"We're here because of the hand of God," Inhofe said. "Washington's leadership was grounded in God, and his leadership was God's gift... I find it sad that our nation does not have the same belief today that we had back when Washington was president," he mused. "We've become arrogant, inward-focused individuals. Rather than submit to God's authority, we define truth, justice and morality by what feels good at the time."
Saving America, Inhofe believes, means harkening back to the morality those brave patriots cherished. To the outrage of the Left, the Senator went on to speak candidly about the White House's double standard between Islam and Christianity. "Oklahomans regularly ask me -- and I don't really think this is unique just to Oklahoma, I think it can be in almost any state -- but how they regularly ask me why we have an administration that suppresses our Judeo-Christian values while praising Islam." It's the same brand of political correctness that's seeping into our schools, our military, and even the "free" market. "Today, instead of having leaders that protect the church from government, we have leaders that believe it is government's job to impose on churches what should be universally upheld as truth." That has to end, the Senator insists.
We agree. In the meantime, we need to thank the men and women standing for that truth -- like Senator Inhofe. They need our encouragement when they do something as courageous as calling the country back to its founding principles. Email Senator Inhofe and tell him how much you appreciate his faithfulness to America's core values. Then, if you missed it, tune in to my Tuesday segment on Bill Bennett's "Morning in America" to hear more about that inaugural address and what it means for America today.
White House's E.O. Is Obama's M.O.
Not many people take Vice President Joe Biden seriously -- but they should on the Employment Non-Discrimination Act (ENDA). Yesterday, the country's second-in-command hinted at another executive order to accomplish what liberals in Congress couldn't: special homosexual workplace protections. "I don't see any downside," Biden told the Huffington Post.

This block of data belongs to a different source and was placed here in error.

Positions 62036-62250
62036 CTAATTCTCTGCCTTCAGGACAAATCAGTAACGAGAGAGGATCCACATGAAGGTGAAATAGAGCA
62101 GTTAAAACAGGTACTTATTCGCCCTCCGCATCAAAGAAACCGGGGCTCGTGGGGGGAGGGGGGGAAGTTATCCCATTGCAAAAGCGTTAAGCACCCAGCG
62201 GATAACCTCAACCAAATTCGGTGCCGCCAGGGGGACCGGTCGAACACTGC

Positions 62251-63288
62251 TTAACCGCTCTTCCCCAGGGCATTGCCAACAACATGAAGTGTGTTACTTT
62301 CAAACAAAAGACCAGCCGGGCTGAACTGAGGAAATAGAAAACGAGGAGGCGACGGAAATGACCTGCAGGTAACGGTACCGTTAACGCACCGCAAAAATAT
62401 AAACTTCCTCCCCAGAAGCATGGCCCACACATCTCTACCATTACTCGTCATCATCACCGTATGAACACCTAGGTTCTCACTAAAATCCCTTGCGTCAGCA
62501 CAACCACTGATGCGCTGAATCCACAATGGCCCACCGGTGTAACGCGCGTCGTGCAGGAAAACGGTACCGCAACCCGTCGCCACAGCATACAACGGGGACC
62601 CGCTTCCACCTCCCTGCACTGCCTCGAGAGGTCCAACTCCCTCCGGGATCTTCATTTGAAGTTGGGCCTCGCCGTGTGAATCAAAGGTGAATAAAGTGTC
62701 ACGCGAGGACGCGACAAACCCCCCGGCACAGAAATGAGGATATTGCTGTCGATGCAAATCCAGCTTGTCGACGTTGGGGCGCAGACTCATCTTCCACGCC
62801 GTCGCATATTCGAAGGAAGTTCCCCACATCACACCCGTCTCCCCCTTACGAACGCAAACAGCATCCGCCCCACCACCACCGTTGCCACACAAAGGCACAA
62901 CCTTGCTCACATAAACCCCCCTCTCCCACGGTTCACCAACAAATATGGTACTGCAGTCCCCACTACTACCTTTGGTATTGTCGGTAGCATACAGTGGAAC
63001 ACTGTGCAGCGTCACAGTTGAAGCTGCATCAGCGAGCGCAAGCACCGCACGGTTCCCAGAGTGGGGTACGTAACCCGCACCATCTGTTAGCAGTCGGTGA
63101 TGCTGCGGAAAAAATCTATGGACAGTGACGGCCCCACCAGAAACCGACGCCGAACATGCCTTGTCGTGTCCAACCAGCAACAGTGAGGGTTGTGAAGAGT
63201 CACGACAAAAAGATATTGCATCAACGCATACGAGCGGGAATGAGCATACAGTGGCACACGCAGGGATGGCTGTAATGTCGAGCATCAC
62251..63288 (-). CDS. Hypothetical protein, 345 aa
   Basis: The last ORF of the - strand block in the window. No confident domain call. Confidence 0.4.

Well, the Vice President must not be looking hard enough. Under the measure, which the President would love to force on government contractors by fiat, "sexual orientation" and "gender identity" -- not experience or performance -- would be the most important factor in any hiring, firing, or promotion decision. What people do in the bedroom would suddenly translate to the board room, as executives would be forced to give homosexuals and transgenders a professional edge over their coworkers.
The vast majority of employers wouldn't consider an employee's sexual orientation relevant -- or even want to know. But in ENDA's case, those same businesses could be hit by costly lawsuits from disgruntled workers suing for "discrimination" over a characteristic which isn't visible. If liberals are serious about ENDA, they should call it what it is: a club to beat small business and Christian employers into submission on homosexuality. At this point, there's no guarantee that the White House will even offer the fig leaf of "religious exemptions" that would supposedly protect faith-based organizations.
The government already has a suffocating grip on businesses. This would further crush employers' rights to run their companies and organizations the way they see fit. Under ENDA, profits give way to political correctness, as radicals impose their own warped view of sexuality on every business owner, school administrator, and charity across America. And as far as we're concerned, that's plenty of "downside."
** Are Evangelicals "too nice?" FRC's Rob Schwarzwalder thinks they might be and explains why in a new piece for Real Clear Religion.
Tony Perkins' Washington Update is written with the aid of FRC senior writers.